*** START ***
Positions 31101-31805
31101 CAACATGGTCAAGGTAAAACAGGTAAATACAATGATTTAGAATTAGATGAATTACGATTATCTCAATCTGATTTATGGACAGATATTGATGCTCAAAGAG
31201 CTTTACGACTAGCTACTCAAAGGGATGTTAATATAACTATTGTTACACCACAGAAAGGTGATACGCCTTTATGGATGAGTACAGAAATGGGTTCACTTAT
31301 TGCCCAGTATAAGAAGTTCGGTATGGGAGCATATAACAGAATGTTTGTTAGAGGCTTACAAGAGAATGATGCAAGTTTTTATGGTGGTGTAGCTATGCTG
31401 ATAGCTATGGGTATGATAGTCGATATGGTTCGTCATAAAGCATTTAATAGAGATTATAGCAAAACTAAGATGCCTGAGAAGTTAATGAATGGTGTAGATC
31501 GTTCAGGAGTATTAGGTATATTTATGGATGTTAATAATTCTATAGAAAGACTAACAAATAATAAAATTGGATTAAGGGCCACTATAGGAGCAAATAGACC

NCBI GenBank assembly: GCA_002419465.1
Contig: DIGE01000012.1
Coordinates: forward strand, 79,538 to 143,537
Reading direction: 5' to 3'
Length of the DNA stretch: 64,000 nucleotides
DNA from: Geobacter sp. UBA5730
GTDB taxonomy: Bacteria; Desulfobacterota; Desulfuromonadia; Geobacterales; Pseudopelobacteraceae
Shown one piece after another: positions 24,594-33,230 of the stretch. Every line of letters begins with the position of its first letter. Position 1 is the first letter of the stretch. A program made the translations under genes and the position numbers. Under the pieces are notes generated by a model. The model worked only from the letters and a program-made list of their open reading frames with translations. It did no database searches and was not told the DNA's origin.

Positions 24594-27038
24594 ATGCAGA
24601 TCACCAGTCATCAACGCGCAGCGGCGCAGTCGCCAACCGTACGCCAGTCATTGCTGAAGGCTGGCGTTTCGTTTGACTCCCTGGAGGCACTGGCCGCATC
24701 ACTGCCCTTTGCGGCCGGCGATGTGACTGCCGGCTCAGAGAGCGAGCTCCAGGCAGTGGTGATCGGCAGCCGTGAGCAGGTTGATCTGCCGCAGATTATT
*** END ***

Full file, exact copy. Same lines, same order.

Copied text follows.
Positions 31101-31805
31101 CAACATGGTCAAGGTAAAACAGGTAAATACAATGATTTAGAATTAGATGAATTACGATTATCTCAATCTGATTTATGGACAGATATTGATGCTCAAAGAG
31201 CTTTACGACTAGCTACTCAAAGGGATGTTAATATAACTATTGTTACACCACAGAAAGGTGATACGCCTTTATGGATGAGTACAGAAATGGGTTCACTTAT
31301 TGCCCAGTATAAGAAGTTCGGTATGGGAGCATATAACAGAATGTTTGTTAGAGGCTTACAAGAGAATGATGCAAGTTTTTATGGTGGTGTAGCTATGCTG
31401 ATAGCTATGGGTATGATAGTCGATATGGTTCGTCATAAAGCATTTAATAGAGATTATAGCAAAACTAAGATGCCTGAGAAGTTAATGAATGGTGTAGATC
31501 GTTCAGGAGTATTAGGTATATTTATGGATGTTAATAATTCTATAGAAAGACTAACAAATAATAAAATTGGATTAAGGGCCACTATAGGAGCAAATAGACC

NCBI GenBank assembly: GCA_002419465.1
Contig: DIGE01000012.1
Coordinates: forward strand, 79,538 to 143,537
Reading direction: 5' to 3'
Length of the DNA stretch: 64,000 nucleotides
DNA from: Geobacter sp. UBA5730
GTDB taxonomy: Bacteria; Desulfobacterota; Desulfuromonadia; Geobacterales; Pseudopelobacteraceae
Shown one piece after another: positions 24,594-33,230 of the stretch. Every line of letters begins with the position of its first letter. Position 1 is the first letter of the stretch. A program made the translations under genes and the position numbers. Under the pieces are notes generated by a model. The model worked only from the letters and a program-made list of their open reading frames with translations. It did no database searches and was not told the DNA's origin.

Positions 24594-27038
24594 ATGCAGA
24601 TCACCAGTCATCAACGCGCAGCGGCGCAGTCGCCAACCGTACGCCAGTCATTGCTGAAGGCTGGCGTTTCGTTTGACTCCCTGGAGGCACTGGCCGCATC
24701 ACTGCCCTTTGCGGCCGGCGATGTGACTGCCGGCTCAGAGAGCGAGCTCCAGGCAGTGGTGATCGGCAGCCGTGAGCAGGTTGATCTGCCGCAGATTATT